Jared Savage is the New Zealand Herald's investigations editor.

Mother who committed 'almost perfect' crime faces prison

Yixin Gan at the High Court in Auckland. Photo / Jason Oxenham
Yixin Gan at the High Court in Auckland. Photo / Jason Oxenham

A mother of three who committed the "almost perfect" crime of smuggling 250kg of drugs into the country now faces a long prison sentence.

Yixin Gan, 35, was this afternoon found guilty of two counts of importing a Class-B drug but acquitted on a third count by the jury, who deliberated for just a few hours at the High Court at Auckland.

She was also convicted of possession of a Class-B drug for supply in connection to the October 2013 importation, where detectives found 250kg of ContacNT, one of the main ingredients needed to cook methamphetamine.

The SkyCity VIP gambler was remanded in custody and will be sentenced next month.

She is the last of more than 30 people who were convicted across four trials following Taskforce Ghost, an 18-month covert investigation which delved into Auckland's underworld.

The case was about pseudoephedrine, once the active ingredient in New Zealanders' favourite cold and flu medicines, but now banned as it's the main ingredient needed to cook methamphetamine.

Pseudoephedrine can be extracted from a medicine widely available in China called ContacNT. A packet costs just a "few dollars" but a "set" of 223g of pink granules sells for around $9000 on the black market in New Zealand.

Bugged phone conversations, mainly in Mandarin and Cantonese, and covert surveillance dominated the evidence given to the jurors.

But none of that would exist if not for the double life of an undercover agent.

The officer in charge of Operation Ghost, Detective Sergeant Mike Beal, told the High Court the investigation began when police became aware of "significant quantities" of pseudoephedrine coming into Auckland, then being diverted into drug manufacturing around the country.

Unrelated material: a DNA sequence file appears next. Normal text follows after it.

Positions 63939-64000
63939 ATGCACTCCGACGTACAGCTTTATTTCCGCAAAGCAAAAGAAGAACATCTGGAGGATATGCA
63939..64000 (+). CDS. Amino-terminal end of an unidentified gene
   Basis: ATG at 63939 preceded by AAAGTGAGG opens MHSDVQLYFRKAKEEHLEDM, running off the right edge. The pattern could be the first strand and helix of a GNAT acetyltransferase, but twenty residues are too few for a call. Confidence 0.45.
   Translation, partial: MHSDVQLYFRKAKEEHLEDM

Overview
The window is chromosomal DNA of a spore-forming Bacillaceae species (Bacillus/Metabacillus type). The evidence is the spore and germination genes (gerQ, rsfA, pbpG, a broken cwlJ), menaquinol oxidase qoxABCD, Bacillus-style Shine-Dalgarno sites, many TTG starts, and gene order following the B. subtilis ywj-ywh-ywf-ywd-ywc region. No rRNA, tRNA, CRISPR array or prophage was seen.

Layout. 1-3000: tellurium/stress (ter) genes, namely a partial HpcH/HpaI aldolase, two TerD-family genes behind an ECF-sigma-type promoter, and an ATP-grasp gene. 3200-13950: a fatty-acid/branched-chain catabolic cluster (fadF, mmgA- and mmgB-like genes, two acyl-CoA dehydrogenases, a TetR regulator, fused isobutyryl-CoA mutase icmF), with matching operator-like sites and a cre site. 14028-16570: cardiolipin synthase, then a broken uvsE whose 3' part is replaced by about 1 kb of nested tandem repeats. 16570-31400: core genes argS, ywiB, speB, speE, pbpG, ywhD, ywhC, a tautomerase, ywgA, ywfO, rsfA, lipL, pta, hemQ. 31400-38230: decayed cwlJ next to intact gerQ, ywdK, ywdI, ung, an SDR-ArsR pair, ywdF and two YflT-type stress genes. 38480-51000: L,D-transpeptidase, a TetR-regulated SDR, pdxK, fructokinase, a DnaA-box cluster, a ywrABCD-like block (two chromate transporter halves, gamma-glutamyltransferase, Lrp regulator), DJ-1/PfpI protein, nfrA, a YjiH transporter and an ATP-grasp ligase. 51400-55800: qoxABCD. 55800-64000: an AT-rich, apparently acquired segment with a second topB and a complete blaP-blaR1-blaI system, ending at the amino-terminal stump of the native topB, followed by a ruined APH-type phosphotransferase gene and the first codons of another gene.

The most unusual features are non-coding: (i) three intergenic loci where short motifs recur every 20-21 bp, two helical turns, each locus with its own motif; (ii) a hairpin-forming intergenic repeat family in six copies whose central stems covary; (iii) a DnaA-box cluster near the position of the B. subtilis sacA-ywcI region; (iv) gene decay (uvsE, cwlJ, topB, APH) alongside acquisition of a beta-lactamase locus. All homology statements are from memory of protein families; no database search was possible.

The decision was made to immerse an undercover agent, called Joe Arama, in the criminal underworld to build his own credibility and gain the trust of his target, Felix Lim.

They rubbed shoulders in the SkyCity casino and a friendship turned into a business arrangement.

One recorded conversation, in May 2013, played to the court showed he was successful in posing as a drug dealer.

"I'm going to see a guy, how about the pink stuff that Alan's got?" Arama asked Lim. "How much for five?"

Beal said they were talking about five sets of pseudoephedrine, which it seemed was half the amount that Lim would normally sell.

The answer from Lim was $46,500.

By tapping Lim's phone, the police were able to identify his supplier - See Meng Hoo - and in turn his supplier, Van Thanh Tran.

Through Tran, police also listened to the conversations of Da Wen Shao, also known as "Tall Man". It was physical surveillance of these two men that led the police to Gan.

Tran was sentenced to 13 years and 8 months in prison.

In his opening address, Crown prosecutor Scott McColgan told the court Gan had "cottoned on to an almost perfect" method of smuggling the drugs into the country.

She ran a legitimate business shipping food from China to the Pacific Islands, with a short stop in New Zealand.

But because the shipments were shown as goods in transit - and therefore not technically coming through the border - the consignments were not inspected by Customs.

Instead, the shipments were sent to the secure Customs-controlled area at Auckland Airport until they were freighted to the final destination.

"But what if you had an inside man in the Customs-controlled area?" was the question Mr McColgan posed to the jury.

The "inside man" for Gan, according to the Crown, was Mosese Uele, who ran a freight-forwarding company called Ezi World Cargo.

Mosese Uele. Photo / Supplied
Mosese Uele. Photo / Supplied

Inside the Ezi World Cargo premises, Uele switched the ContacNT with legitimate potato starch to be sent to Tonga. The boxes of drugs were put in a van and driven to a car park in Auckland - all while being followed by police.

This week, Uele told the jury he did not know what was inside the boxes of "starch". He said he was paid $60,000 in a large brown envelope.

"Did you ask why she paid $60,000 to swap 20 boxes of starch?" asked McColgan.
"It wasn't my business. My role was to swap boxes and get money. That was my only concern," Uele replied.

"It was too great ... [I was] too greedy."

- NZ Herald

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